Sunday, August 23, 2009

Suggested Sunday reading (8/23)

If you haven't seen the New York Times' Sunday magazine yet, I will suggest you start there. The cover story is "Why women's rights is the cause of our time." It's an excerpt from the book "Half the Sky" (pictured) by Nicholas Kristof and Sheryl WuDunn (check out the book's site too, and the Kristof's blog entry on the contest they're running, which has some really great comments).

The rest of the Sunday magazine is full of stories about women and women's rights around the world; it's all a must-read, in my opinion.

One of the articles is an interview with Sec. of State Hillary Clinton, in which she says:
I happen to believe that the transformation of women’s roles is the last great impediment to universal progress — that we have made progress on many other aspects of human nature that used to be discriminatory bars to people’s full participation. But in too many places and too many ways, the oppression of women stands as a stark reminder of how difficult it is to realize people’s full human potential.
  • The Nation has an article titled "Why women need health care reform." This is a subject I so wish the mainstream media would pick up on, as I don't think many people realize the inequality that exists in health care. (Did you know insurance companies can deny individual policies to pregnant women, because pregnancy is a "pre-existing" condition?)
  • On a related note, NARAL dispels the myth about abortion mandates in the health care reform bill.
  • By now you've probably heard about Caster Semenya, the woman from South Africa whose gender is being questioned after she won a race at the track world championships. This CBS story talks about how her gender may never be known (scientifically speaking, at least), but it also talks about the reaction to the story in South Africa, and how many people think racism and sexism are at the core of this story: "The head of the South African track federation, Leonard Chuene, was among those raising race in the Semenya case. 'It would not be like that if it were some young girl from Europe. If it was a white child, she would be sitting somewhere with a psychologist, but this is an African child." Also check out Feministe's post on Germaine Greer's column about Semenya.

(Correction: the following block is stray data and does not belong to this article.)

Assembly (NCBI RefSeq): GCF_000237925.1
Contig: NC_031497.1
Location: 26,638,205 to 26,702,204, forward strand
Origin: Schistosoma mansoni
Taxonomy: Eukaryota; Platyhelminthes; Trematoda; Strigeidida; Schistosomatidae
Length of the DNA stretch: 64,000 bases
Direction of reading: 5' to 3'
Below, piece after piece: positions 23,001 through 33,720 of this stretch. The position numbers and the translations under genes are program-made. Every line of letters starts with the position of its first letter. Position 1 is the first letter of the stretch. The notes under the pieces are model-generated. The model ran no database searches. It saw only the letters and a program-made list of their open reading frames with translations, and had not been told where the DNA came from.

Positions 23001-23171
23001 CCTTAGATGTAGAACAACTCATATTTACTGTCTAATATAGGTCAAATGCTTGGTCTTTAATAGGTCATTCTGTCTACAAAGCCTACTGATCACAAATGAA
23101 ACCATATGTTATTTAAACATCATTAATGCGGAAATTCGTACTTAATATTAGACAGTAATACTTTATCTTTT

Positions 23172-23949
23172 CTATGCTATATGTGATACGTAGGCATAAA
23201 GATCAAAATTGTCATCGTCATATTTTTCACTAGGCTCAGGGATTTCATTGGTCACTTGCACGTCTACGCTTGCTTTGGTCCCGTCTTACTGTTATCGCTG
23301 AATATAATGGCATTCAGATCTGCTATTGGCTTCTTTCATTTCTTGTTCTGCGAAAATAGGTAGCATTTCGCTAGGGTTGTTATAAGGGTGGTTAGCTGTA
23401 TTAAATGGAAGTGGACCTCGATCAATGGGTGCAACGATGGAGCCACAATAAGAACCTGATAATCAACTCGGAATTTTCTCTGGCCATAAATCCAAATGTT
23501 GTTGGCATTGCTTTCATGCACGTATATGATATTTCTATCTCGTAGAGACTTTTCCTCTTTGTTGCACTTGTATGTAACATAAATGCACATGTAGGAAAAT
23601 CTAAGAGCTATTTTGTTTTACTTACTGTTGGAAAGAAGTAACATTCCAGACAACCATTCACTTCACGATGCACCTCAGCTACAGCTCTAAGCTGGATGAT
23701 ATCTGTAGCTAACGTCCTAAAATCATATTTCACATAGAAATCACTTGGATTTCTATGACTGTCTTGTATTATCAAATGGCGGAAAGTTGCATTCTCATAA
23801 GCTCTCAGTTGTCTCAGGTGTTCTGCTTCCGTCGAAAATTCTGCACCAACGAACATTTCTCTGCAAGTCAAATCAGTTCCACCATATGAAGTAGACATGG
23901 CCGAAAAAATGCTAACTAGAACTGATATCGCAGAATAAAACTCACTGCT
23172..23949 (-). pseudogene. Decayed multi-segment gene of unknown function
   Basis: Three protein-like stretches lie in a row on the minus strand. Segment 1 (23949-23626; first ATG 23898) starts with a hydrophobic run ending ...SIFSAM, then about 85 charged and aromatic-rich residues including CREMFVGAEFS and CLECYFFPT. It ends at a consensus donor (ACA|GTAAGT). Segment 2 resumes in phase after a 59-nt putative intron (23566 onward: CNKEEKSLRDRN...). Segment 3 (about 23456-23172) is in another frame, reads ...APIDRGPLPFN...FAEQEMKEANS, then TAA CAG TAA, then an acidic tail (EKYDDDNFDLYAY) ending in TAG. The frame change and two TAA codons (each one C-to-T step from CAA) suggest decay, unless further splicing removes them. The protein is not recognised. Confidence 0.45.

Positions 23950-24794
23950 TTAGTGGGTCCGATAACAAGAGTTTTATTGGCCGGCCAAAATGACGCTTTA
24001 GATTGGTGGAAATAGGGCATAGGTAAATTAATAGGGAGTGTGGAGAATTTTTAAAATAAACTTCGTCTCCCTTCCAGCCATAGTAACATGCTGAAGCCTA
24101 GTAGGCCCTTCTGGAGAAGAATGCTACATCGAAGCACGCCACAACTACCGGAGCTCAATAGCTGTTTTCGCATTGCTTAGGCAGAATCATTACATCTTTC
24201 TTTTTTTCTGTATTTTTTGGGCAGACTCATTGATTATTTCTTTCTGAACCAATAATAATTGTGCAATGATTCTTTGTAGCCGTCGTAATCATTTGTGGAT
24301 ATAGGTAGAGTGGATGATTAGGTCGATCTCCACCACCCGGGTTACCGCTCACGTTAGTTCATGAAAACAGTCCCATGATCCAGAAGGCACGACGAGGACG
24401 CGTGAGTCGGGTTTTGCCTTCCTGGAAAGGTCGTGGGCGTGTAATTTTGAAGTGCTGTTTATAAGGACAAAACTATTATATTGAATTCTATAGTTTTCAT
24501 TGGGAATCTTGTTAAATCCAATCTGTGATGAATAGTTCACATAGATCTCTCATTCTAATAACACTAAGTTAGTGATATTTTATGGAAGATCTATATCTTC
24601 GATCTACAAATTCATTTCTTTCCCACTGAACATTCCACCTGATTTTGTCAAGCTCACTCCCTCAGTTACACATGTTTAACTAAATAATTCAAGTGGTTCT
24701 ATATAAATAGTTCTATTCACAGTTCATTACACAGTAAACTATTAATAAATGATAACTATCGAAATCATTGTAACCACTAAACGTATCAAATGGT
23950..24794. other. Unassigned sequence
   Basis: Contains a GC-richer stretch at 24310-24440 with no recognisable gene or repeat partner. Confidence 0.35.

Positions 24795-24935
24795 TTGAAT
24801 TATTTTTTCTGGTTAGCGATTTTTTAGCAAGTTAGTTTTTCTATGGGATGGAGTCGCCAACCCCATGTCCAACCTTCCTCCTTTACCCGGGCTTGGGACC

• The AP writes about the women's vote in the Afghanistan elections, which was pretty much zero, thanks to violence and intimidation. (NYT story here.) The Los Angeles Times has an op-ed on the subject, "The war for Afghanistan's women: It's not worth risking U.S. lives unless we raise the status of Afghan women."
  • The Evangelical Lutheran Church in America voted this week to allow gay men and women in "committed relationships" to serve as clergy members. Celibate gay men and women can already serve. This is a good step. It was a contentious debate and has led to some members of the religion saying they'll be leaving it (and possibly forming their own branch, because you can just do that -- look, a new religion!). Now to get rid of the "in committed relationships" part. (Is that a qualifier for straight people too who want to be in the clergy of this religion? Not so far as I can tell.)
  • A story out of Toronto says that girls are accepting sexual assault at school as a part of life. As in, that's just what happens.
  • A Muslim model in Malaysia will be caned because she was caught drinking beer.
  • In a bit of good news, an Oklahoma judge has ruled that requiring doctors to perform ultrasounds before a woman has an abortion and describe the results to her in great detail is unconstitutional. The law was one of the more strict laws in the country.
  • Forbes has named its top 100 most powerful women. German Chancellor Angela Merkel is No. 1. The entire list is here; it's very interesting to see the CEOs on the list, some for companies that I didn't realize were lead by women.

As always, if you have any suggestions for this column, send them along! E-mail me at

1 comment:

Razor said...

I had no idea pregnancy could be considered a "pre-existing condition." That's absolutely absurd.


Blog Widget by LinkWithin